Agenor Asteriadis exhibition at the Benaki Museum (Pireos St. Annexe)

I just recently visited the retrospective exhibit on 20th century Greek painter Agenor Asteriadis (1898-1977) at the Benaki Museum, at 138 Pireos St. I had come across some of his paintings at a Theocharakis Foundation exhibit ("Masterpieces of Greek Painting") a few months ago and loved his cartoonist, map-like cityscape of the town of Larissa, as well as his vivid paintings on the earthquake that had shaken his native town in 1954.  Asteriadis, though mostly known as a landscape painter using water colours, also embraced and experimented with a number of various means, including oil and egg-tempera and worked on engravings and religious paintings. The influence of religious / byzantine painting on his style is at times obvious, although he incorporated it in his non-religious themed works in a creative, natural way. I was surprised to read, and to then recollect, that some of his works had been used as pictures in Greek school books, esp. grammar school. An interesting piece of information I read was that he had finished at the bottom of his class at the Athens School of Fine Arts...
The exibit runs till 20 November 2011.

If you can't make it to the Benaki Museum you can see a thorough web presentation of Asteriadis's works at this, Greek-only, but very well designed web gallery.

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Odysseus Elytis exhibition at the Theocharakis Foundation

The "Basil & Marina Theocharakis Foundation for the Fine Arts & Music" (in short: Theocharakis Foundation) is located right across the street from the Greek Parliament and the National Garden in a 1920's listed, 5-floor building, renovated in 2005. It is currently hosting an exhibition on Greek Nobel Prize Laureate Odysseus Elytis (1911-1996) and his relation to the fine arts.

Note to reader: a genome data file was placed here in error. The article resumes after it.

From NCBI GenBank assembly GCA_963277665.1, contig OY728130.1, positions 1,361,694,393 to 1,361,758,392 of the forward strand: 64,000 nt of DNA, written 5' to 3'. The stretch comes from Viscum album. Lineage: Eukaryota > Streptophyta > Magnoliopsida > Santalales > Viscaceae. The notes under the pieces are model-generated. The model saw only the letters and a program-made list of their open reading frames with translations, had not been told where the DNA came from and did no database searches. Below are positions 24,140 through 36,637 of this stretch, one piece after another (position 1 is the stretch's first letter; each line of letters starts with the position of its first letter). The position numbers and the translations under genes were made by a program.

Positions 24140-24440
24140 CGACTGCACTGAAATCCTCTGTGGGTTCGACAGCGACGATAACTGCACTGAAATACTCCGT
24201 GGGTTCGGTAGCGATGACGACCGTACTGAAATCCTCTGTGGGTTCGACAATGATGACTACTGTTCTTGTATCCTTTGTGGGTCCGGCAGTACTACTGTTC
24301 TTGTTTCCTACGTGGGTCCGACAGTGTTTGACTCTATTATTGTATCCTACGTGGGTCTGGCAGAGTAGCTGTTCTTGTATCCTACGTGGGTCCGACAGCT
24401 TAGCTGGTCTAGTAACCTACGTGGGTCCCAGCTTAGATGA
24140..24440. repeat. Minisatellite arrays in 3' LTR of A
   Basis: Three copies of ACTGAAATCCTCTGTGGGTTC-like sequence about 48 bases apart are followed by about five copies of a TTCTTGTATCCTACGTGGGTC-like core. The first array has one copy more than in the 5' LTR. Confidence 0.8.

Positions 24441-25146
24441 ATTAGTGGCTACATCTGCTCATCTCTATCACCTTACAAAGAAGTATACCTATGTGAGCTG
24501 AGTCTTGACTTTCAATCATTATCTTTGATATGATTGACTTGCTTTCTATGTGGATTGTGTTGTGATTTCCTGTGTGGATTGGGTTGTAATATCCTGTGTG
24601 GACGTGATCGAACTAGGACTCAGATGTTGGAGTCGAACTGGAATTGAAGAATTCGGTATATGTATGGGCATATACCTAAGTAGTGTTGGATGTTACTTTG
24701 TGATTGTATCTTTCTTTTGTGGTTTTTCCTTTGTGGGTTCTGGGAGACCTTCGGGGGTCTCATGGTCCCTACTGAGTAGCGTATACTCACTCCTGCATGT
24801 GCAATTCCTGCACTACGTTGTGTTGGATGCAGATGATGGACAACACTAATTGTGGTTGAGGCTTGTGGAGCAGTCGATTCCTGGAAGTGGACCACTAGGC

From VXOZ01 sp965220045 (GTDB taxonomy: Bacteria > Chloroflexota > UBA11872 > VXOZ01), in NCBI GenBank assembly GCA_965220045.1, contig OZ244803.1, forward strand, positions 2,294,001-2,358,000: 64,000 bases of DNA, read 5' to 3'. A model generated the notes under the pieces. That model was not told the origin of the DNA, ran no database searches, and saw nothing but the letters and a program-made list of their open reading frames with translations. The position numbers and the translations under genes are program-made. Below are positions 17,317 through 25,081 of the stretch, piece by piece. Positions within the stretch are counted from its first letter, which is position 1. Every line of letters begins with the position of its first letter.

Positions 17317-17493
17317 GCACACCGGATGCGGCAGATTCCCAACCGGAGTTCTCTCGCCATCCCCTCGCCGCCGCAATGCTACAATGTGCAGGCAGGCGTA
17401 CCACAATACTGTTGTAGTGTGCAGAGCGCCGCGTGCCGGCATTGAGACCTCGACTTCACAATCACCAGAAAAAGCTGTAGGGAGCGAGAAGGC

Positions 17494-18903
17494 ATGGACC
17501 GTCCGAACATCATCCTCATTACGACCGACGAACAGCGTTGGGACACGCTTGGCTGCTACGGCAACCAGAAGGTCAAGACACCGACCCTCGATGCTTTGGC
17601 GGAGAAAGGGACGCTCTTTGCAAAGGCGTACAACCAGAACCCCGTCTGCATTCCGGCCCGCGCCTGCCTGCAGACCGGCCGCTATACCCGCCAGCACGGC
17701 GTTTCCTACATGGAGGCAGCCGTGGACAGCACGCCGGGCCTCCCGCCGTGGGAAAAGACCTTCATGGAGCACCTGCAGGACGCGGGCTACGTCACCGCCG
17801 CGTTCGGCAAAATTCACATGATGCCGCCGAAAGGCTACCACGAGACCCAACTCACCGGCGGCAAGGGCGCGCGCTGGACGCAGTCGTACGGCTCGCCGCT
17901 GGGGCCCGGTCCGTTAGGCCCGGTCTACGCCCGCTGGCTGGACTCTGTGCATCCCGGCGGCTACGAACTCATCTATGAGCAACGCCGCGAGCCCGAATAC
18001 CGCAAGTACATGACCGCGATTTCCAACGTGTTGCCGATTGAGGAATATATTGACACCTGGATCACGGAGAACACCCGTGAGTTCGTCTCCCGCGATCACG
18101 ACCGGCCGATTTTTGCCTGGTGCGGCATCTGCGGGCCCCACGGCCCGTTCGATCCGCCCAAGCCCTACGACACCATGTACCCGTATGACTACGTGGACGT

Elytis, received the 1979 Nobel Prize in Literature, "for his poetry, which, against the background of Greek tradition, depicts with sensuous strength and intellectual clear-sightedness modern man's struggle for freedom and creativeness", ...in the words of the Nobel Committee for Literature. 2011 marks a hundred years from his birth, thus the occasion for this exhibition, which portrays, for the first time, Elytis'  relation with the fine arts. The first part of the exhibition showcases paintings and collages by the poet himself, which, as I found out seemed to be influenced by the same themes as his writing: Greek history, religion, nature, the Aegean sea... I really liked his paintings, especially the use of color and simplicity, but I'm kind of "prejudiced" against collages in general. They remind me of Grammar or Junior High school "art classes" and, on top, I find something inherently kitschy into collage as an art form (sorry if I offend you; you can safely reject me as an ignoramus). So, collages of angel wings and Greek orthodox churches and white-washed houses and beaches didn't  cut it for me...